Friday, 7th September 2018
I am sitting in my study looking over a sunlit Brewer Street, the light glistening on the limestone walls of Pembroke; Oxford seems to be a very lovely place to be at the beginning of September, particularly so when the stones echo with the sound of excited voices. It’s lovely to be back and lovely to see so much activity and energy.
As ever each year schools renew themselves. It was lovely to see, on the first day, a large number of new boys and their families arriving; we welcome them very warmly to our community and hope that they all flourish. Do please get to know the new pupils and parents particularly those in your child’s class. We have some new staff too; Madame Loyer will be teaching French, Miss Milton will be teaching maths and be the Form 7 tutor and Mr Potts, whom many of you know through after school clubs, will become a member of the games staff, helping Mr Dickinson on most afternoons. Again we welcome them warmly and hope that you will introduce yourselves to them in the near future.
I spoke to the boys about the importance of manners, which I said were the outward signs of civilisation and of an attitude where others are considered. Boys have been running backwards to open doors for people and have been stepping several paces back to let people pass. Pleases and thanks yous have been much in evidence. Do please feel free to reinforce this at home. I am certain that manners are so much more than outward show and that they help to fashion and shape behaviour and attitudes. I suppose it’s the case that James Bond villains, as they stroke their cats and adjust their eye patches, are always well–mannered but I suspect they are the exception!
As you may be aware we have passed the management of our catering over to Thomas Franks, a highly respected catering company which specialises in catering for schools. Being a small school it is difficult for us to manage such a central aspect of the school’s life without some external assistance. Thanks to them, and to our ever- loyal staff, Kate, Sinisa, Sergio and Olivia, the food has been delicious; almost everything, including bread, is home-made. The menus have been inventive and well-balanced and children have been enjoying trying new things. The presentation too has been a work of art, beautiful porcelain dishes placed carefully, ochre wooden boards, covered in appetising meats. I have been very interested by how the quality of food has such an effect on people’s morale and happy functioning. It’s a well-known saying that “armies march on their stomachs” but it seems to me to be completely obvious that schools do too, even if we tend to specialise in working and playing.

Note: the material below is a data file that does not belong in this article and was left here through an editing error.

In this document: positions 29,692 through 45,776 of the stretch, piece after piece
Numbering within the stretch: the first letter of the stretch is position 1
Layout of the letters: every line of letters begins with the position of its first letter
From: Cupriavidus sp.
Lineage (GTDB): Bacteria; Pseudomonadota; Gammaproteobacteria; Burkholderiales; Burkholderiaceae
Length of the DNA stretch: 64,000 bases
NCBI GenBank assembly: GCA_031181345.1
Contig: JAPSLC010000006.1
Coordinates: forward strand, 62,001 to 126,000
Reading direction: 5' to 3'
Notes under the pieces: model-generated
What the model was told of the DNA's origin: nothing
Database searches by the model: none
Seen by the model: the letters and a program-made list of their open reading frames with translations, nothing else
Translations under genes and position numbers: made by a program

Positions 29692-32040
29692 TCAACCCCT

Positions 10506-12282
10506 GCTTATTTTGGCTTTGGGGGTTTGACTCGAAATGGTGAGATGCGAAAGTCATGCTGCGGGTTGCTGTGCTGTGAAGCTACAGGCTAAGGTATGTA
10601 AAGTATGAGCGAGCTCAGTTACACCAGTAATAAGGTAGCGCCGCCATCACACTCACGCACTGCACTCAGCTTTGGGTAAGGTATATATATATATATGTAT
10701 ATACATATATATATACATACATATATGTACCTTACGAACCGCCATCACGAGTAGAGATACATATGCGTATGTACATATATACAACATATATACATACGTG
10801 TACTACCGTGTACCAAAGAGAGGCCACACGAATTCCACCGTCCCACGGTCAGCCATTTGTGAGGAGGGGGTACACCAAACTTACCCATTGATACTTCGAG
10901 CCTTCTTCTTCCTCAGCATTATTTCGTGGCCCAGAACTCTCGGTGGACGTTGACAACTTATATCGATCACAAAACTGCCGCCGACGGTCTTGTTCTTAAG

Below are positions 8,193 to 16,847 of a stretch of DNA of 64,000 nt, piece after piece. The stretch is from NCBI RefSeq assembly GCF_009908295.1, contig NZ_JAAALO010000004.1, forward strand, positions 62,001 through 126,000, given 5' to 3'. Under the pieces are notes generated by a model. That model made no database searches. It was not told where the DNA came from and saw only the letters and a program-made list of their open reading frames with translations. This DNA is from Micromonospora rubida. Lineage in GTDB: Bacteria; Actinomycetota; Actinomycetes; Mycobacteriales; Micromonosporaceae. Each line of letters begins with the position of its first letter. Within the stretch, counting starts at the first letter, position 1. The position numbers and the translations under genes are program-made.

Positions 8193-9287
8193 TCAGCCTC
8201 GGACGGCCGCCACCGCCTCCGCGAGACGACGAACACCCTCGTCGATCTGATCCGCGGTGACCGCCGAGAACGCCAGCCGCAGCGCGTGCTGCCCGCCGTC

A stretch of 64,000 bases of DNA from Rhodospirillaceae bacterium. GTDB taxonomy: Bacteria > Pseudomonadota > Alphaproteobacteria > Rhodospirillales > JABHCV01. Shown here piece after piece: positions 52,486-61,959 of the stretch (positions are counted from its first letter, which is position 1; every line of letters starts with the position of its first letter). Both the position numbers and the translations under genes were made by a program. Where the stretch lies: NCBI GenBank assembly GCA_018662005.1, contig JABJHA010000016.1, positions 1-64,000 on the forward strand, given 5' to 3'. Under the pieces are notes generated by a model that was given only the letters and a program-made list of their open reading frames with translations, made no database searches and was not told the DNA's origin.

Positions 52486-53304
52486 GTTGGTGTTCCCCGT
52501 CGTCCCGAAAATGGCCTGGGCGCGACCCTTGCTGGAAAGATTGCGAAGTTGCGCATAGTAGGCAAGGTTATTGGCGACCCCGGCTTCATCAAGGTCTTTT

On the days before the beginning of term, teachers in every school in the country engage in in -service training which is known as INSET. This year we decided to take the staff to a high ropes course in Culham belonging to Mr Pointin, father of Max in Form 3. We started with a team – work task, the idea being to construct as high a pyramid as possible using small crates upon which two people had to stand. It was a hilarious and engaging task for which teams had to use their initiative and decide which people would do which roles. I did not volunteer to stand on top of the crates but opted instead to hang on to the rope which kept the climbers safe from falling. Perhaps it was an appropriate symbol of the fact that one of my most important roles in the school, in some ways my most important role, is to keep people safe; indeed I am what is called the DSL or Designated Safeguarding Lead and as such staff or indeed parents and pupils should come to see me if they have safeguarding concerns. I can then pass those on if appropriate to OSCB, Oxford Safeguarding Children’s Board. This is an aspect of school life which is rightly taken very seriously and in all schools now there is a shared culture of safeguarding awareness. Children are now far safer than in the past but there is never room for complacency. At any rate, I was very pleased to be able to prevent Mrs Green from crashing to the ground and I think once she had got used to it, she enjoyed hanging in mid air on the two occasions upon which my rope work was needed.
We then advanced to the High Ropes and zip wire; this was hugely entertaining for most people, the zip wire allowing people to speed at breakneck rate through the wood. The landing strip was a pile of wood chippings and it was splendid to see many of my colleagues, including the Bursar, who seemed to have a piratical glint in his eye, come crashing in to land. Finally there was a huge telegraph pole with big metal staples hammered into the side. Some of us were able to climb gingerly to the top of the pole, walk out onto a flimsy platform and then launch ourselves into the air. I have, at this point to explain that this was not some form of self – destructive eccentricity but that we were attached to a harness. Though I was initially pretty petrified the sensation of flying through the air was exhilarating. I thought afterwards that it was a perfect symbol of the sort of approach that I would like our pupils to take towards their education. They should always try to push the boundaries both mentally and physically, proving to themselves how much they can do. Advances in thought and maturity are rarely made where no risks are taken and though the prospect of taking such risks is often frightening, the results of doing so are sometimes life – changing. As I did when I jumped off my platform, I hope, this year, that our children will take flight!